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Asia Policy Brief: Economic Consequences of a Transatlantic Free-Trade Agreement for Asia

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Rotterdam Harbour

Asia Policy Brief 2013/05: Economic Consequences of a Transatlantic Free-Trade Agreement for Asia

The „Asia-Policy-Briefs“ analyze political and economic developments in Asia and reflect on their impact on Germany and Europe. The short briefing papers focus on current events as well as underlying trends in important large Asian countries. In addition, they seek to develop concepts and strategies to help governments and societies react to these ongoing changes.

Negotiations between the US and the European Union (EU) on a joint free-trade agreement began in July 2013. The economies involved are hoping for more intense trade activities, stronger economic growth and higher employment rates. A current study of the ifo Institut commissioned by the Bertelsmann Stiftung shows that these expectations would be met. For most other countries in the world, however, this would result in welfare loss.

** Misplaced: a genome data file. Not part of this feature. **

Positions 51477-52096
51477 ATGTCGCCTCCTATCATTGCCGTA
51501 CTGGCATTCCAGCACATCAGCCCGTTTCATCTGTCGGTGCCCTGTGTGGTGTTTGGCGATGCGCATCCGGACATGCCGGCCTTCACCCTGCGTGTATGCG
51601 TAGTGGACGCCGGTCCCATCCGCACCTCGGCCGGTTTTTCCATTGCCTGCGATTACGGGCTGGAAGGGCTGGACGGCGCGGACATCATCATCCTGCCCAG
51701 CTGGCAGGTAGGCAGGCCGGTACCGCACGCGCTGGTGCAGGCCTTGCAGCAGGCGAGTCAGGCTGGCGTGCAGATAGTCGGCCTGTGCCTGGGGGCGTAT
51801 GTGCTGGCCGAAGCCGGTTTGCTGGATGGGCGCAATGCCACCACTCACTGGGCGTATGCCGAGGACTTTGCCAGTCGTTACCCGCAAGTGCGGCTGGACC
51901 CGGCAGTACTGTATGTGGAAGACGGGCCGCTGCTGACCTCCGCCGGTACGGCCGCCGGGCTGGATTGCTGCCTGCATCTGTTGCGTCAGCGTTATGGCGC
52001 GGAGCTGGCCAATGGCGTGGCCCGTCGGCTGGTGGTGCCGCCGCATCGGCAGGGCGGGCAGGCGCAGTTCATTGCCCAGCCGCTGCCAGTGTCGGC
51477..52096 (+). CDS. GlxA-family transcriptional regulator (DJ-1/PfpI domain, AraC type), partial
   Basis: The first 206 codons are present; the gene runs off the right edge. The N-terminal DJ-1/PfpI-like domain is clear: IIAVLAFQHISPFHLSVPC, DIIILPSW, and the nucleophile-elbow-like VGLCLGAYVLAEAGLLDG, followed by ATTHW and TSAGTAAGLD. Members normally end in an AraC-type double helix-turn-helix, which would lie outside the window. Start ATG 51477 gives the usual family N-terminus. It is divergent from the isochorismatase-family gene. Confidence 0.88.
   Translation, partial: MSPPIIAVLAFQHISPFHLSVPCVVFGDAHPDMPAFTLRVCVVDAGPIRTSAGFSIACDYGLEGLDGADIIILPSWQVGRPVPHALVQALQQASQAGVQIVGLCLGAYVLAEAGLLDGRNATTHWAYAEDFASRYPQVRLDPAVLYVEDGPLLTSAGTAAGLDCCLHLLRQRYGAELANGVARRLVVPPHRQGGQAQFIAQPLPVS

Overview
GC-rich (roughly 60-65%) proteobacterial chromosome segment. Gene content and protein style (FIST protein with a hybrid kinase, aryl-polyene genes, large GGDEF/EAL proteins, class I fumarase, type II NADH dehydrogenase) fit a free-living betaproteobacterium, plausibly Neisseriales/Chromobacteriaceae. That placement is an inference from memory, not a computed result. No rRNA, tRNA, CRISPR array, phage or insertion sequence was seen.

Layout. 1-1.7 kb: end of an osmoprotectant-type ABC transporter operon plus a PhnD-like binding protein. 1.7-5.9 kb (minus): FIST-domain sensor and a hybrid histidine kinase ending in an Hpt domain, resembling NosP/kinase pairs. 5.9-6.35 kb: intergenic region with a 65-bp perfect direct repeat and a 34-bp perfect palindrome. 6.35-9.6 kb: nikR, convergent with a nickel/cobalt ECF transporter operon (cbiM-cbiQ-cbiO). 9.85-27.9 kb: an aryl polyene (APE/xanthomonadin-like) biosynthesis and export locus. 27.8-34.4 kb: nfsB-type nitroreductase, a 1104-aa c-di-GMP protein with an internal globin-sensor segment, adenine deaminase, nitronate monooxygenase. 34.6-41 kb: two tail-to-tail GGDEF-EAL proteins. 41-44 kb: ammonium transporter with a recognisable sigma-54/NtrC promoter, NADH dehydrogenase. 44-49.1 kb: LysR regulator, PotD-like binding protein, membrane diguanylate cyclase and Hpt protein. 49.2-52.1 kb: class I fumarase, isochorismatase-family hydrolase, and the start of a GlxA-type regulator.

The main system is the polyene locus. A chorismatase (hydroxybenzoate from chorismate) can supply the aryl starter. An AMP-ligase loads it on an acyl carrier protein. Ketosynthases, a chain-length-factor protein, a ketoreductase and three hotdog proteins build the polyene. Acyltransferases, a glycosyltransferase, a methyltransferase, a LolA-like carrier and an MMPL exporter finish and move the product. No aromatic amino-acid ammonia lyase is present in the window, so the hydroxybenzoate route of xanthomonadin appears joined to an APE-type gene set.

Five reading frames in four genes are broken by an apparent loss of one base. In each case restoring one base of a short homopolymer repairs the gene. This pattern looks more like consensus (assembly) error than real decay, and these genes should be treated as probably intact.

Rotterdam Harbour

The economies of the European Union and the US would likely benefit from a Transatlantic Free Trade Agreement, at least in terms of jobs and GDP growth. But what about other countries? This picture shows the harbor in Rotterdam. It was published by Arend Vermazeren on Flickr under a CC BY 2.0 license.

In this issue of the Asia Policy Brief Dr. Thieß Petersen, Senior Expert in the program “Shaping Sustainable Economies” at the Bertelsmann Stiftung, sketches some of the possible economic consequences of a comprehensive transatlantic free-trade agreement for the Asian region. He shows that the expected welfare gains in the US and the EU would be partially countered by considerable loss of real income in most Asian economies.

A TTIP, he argues, should therefore strive to avoid such negative effects or at least keep them to a bare minimum. In particular, traditional trading partners of the two major economies should be included in the negotiations or be given an early opportunity to enter into similar agreements with them if this has not yet already been done. At the same time, the real welfare gains of Western industrial states should be incentive enough for them to give the losers of the agreement adequate compensation and to show a willingness to compromise in multilateral negotiations.

All “Asia Policy Brief“ editions can be downloaded here.



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